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Episode 86. The Seamstress Line
It was Delilah's second time out with her mother's diary. She wanted it to become her own diary but still felt like an intruder. So this time she thought she would examine the seam that connected herself and the woman the world knew as Big Bertha.
For starters she took the little leatherbound volume outside to the wooden lawn chair in the backyard by the wild rose bushes where her mother had been sitting when she died.
In that place of departure, with the handwriting of the departed's last words before her, she lifted the pen but was stalled by a seismic occurrence within as of an earthquake along the fault line of her heart.
It was also, she thought as the tremors subsided, like the way she had felt the first time she made love with her husband.
With that thought in mind, she began.
"I was good at what I did, and had come not to mind it, but when I found myself confronting my dead damnable double-dealing darling, it brought me up all standing. And instead of just making his face right for a public viewing, I made him into a clown. I went way beyond. And even though I fixed it in time, the monkey wrench was in the works. I couldn't go back. I don't know what I would have done. I didn't really need to work, now that Cousin Emma is living with us and putting her fortune at our feet. But I needed to do something."
In the interim between when she could continue and when she could not, she listened to the love-calling chirping of a cricket in the rose hedge.
"I hope you get yours, buddy," she said. "Just don't take it too seriously."
"It was a devastation when my mother died," she continued in the diary. "but somehow, and completely impossibly, it has also become my salvation. Because she put things together instead of tearing them apart. She did it with her great loving care and compassion, and she did it with her sewing machine.
"Still I don't know if I would have thought of taking up where she left off. I have the skill at the machine because she taught me early, when I was just a girl, but as for keeping a family together, oh no, I had as much an idea about that as I do for turning lead into gold. But then when Cousin Emma, who was also looking for something to do because her own grief was so heavy, started gathering Mama's effects, we came across her first sewing machine, the one her mother taught her on and that her mother's mother taught her mother on. It wasn't in good condition. Mama wasn't one to dwell in the past. It was in its wooden box in a corner of the woodshed, rusting away. Daddy Mac mentioned it when he heard what Emma was up to. There was a pile of old cedar shingles on top of it that Daddy had gotten off an old roof and for years had been using for kindling.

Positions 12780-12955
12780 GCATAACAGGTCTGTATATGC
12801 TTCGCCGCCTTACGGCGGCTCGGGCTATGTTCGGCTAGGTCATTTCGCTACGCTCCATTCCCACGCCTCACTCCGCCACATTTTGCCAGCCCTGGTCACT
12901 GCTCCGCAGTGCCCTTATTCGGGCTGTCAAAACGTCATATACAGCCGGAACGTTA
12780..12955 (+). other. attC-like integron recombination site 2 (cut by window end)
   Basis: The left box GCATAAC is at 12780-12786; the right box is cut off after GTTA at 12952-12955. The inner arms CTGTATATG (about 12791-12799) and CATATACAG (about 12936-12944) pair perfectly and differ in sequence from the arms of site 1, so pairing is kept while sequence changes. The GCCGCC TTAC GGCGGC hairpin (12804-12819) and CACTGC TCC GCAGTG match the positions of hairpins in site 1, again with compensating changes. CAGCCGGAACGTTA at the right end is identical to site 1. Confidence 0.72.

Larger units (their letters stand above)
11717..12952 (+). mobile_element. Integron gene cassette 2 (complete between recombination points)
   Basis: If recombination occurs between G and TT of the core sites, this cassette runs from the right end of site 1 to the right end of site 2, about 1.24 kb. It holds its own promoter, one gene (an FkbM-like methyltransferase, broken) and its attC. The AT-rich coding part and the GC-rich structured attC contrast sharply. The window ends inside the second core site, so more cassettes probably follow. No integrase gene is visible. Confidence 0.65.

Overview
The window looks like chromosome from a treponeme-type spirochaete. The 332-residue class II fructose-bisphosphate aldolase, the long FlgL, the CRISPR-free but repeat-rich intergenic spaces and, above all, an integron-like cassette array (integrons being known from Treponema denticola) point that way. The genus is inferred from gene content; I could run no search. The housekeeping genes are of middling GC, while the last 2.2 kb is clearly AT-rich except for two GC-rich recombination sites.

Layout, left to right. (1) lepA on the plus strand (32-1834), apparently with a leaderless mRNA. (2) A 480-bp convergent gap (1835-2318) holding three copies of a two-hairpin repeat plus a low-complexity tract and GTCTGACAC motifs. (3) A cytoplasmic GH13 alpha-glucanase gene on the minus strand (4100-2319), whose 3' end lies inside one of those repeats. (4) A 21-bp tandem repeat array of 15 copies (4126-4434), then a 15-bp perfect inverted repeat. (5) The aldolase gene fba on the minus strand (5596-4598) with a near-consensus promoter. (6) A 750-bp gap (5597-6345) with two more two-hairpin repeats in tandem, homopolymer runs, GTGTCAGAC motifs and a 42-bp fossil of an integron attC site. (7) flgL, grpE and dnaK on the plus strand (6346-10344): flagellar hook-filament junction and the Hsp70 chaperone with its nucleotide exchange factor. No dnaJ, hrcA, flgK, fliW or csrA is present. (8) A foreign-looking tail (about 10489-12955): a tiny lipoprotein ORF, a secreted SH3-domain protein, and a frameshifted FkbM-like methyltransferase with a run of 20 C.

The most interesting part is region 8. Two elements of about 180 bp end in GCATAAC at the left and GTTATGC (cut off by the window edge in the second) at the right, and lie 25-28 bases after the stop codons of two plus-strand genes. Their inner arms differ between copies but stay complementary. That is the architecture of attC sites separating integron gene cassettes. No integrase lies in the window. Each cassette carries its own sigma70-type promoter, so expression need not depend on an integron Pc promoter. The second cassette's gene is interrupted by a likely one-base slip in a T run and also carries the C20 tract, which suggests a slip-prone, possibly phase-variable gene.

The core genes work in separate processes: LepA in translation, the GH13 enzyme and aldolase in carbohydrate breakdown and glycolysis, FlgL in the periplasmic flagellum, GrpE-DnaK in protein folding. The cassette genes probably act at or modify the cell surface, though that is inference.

"At first I just thought, 'Throw it away,' because I'm not very sentimental either, but when I held it in my hands and it made rust stains on my skin and on my white blouse, then something happened that I can't explain. Maybe osmosis is the word. Anyway it was like the rust went right into me, of that old old machine that had seen so much use, but it wasn't like rust it was heart's blood.
"Anyway, I thought I was a modern girl, making her own way and finding out things for herself. But since I followed the intuition that came to me while I was holding that abandoned old nothing, since I sat down in Mama's place and started using her good machine, the one she spent her labours on and that made her eyes hurt so bad cause she spent so many hours there, since then I have felt something that I can only describe as like the tumblers of a lock falling into place. Something that was closed opened up. I feel connected. I feel free.
"It's suppertime now so I have to go in. Not because I have to do the cooking. Daddy Mac insists on doing that. But because I am part of the family and now part of the line of seamstresses that is part of the family. There is a place that is good for me to occupy, and not just for me. An old wooden chair with legs my big old mother made unsteady. Big old Bertha who was good for everybody.
"We're having fried haddock. Daddy will brag about how fresh and sweet it is and how cheap he got it and how the spices he uses in the flour were passed down from his father. I don't believe him - Mama told me she gave him the recipe and that sometimes he makes things up just to remember his father whom he didn't really like - but I love to hear Daddy talk and so it's fine.
"Listen. Sir Barksalot smells it too, and is not one to keep quiet about it.
"Yes, yes, I'm coming!"
19 September 2018
Prospect, Nova Scotia
Keywords:Gibbs, Willcox, and, antique, box, clasp, close-up, hinge, lock, machine, rusted, sewing, spool, wooden